Vaalco Energy has a new CEO and a strategy that aims to place the company among its West Africa-focused peers on the London market.
“We need to be seen to be there,” CEO George Maxwell told Energy Voice. The company’s two listings, in the US and UK, is a “significant strength,” he said. “There is an exciting opportunity to grow to a considerable size. Opportunities abound for us – and we have the appetite.”
Maxwell was previously CEO at Eland Oil and Gas, sold to Nigeria’s Seplat Petroleum Development in 2019.
In the near term, the strategy is to shore up production and sustainable returns. Vaalco has a single producing asset, the Etame field in Gabon. It carried out drilling there in 2019-20 but those wells are now declining, opening up processing capacity.
Vaalco will drill two production development wells and two appraisal wells later this year. It has also acquired seismic, which will help near-term drilling plans and future work. The four wells will cost Vaalco $73-79 million.
As part of the company’s push to control costs, it intends to shift from a floating production, storage and offloading (FPSO) vessel at Etame to floating storage and offloading (FSO) vessel.
“We’ve done the infield engineering and feasibility studies. We know we have the capability to fund it,” Maxwell said. Some additional decks are needed on the Etame platform, some subsea lines to be reversed and flow lines to be hooked up to the platform rather than the FPSO, he explained.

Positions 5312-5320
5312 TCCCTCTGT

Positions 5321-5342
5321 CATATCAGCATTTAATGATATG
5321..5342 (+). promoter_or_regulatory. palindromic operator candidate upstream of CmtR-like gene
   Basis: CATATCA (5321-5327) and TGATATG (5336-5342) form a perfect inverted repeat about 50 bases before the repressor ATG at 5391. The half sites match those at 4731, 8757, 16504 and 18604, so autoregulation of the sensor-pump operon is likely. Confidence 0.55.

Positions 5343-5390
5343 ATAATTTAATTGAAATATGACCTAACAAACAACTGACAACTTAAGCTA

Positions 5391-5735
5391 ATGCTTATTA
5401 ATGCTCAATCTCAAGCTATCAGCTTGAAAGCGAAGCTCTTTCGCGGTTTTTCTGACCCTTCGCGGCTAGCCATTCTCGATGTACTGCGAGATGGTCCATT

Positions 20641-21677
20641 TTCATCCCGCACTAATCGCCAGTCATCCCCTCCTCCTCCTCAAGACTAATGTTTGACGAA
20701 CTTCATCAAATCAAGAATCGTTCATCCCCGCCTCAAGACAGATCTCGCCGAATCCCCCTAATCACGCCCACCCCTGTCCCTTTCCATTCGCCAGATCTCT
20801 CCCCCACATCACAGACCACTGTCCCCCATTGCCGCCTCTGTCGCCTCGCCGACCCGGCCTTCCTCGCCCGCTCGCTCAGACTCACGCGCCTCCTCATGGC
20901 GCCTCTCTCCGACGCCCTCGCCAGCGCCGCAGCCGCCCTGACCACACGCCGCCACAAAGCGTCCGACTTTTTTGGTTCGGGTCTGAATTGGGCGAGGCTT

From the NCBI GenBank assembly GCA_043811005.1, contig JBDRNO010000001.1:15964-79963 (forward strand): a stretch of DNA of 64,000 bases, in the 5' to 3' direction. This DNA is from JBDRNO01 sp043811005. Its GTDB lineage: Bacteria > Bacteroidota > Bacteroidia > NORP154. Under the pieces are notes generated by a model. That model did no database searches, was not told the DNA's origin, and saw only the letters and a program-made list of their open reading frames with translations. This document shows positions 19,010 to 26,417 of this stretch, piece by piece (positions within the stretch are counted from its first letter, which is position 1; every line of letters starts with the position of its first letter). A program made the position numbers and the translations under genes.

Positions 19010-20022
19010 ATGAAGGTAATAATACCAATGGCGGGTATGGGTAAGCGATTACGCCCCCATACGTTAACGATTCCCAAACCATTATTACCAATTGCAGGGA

The new vessel would not moor in the same location, though, Maxwell said. “As a result, there’s not a risk of significant downtime. It will not be spread moored but turret, which is more efficient. That should reduce costs further.”
In addition to its Gabon interest, Vaalco also has a stake in Block P, offshore Equatorial Guinea. “We’re a custodian of assets, we have a responsibility to do something with them. Technology is moving forward and we’re sitting on discovered oil,” at the block, Maxwell said.
As such, there is a need to “evaluate what system, what opportunity we can put together to make sure oil is evacuated”. A first step would be a feasibility concept.
Beyond Vaalco’s assets, the company is open to inorganic growth, Maxwell said. “But it has to fit. There’s a lot up for sale, IOCs are divesting everywhere. We have to be realistic”.
A deal would have to align with Vaalco’s existing capacity: West Africa, offshore, shallow water would be of interest.
“There are two key considerations. You need to discount the fable that the grass is always greener. Second, you should always consider spending on organic vs inorganic. Where is the best value for the dollars we spend?”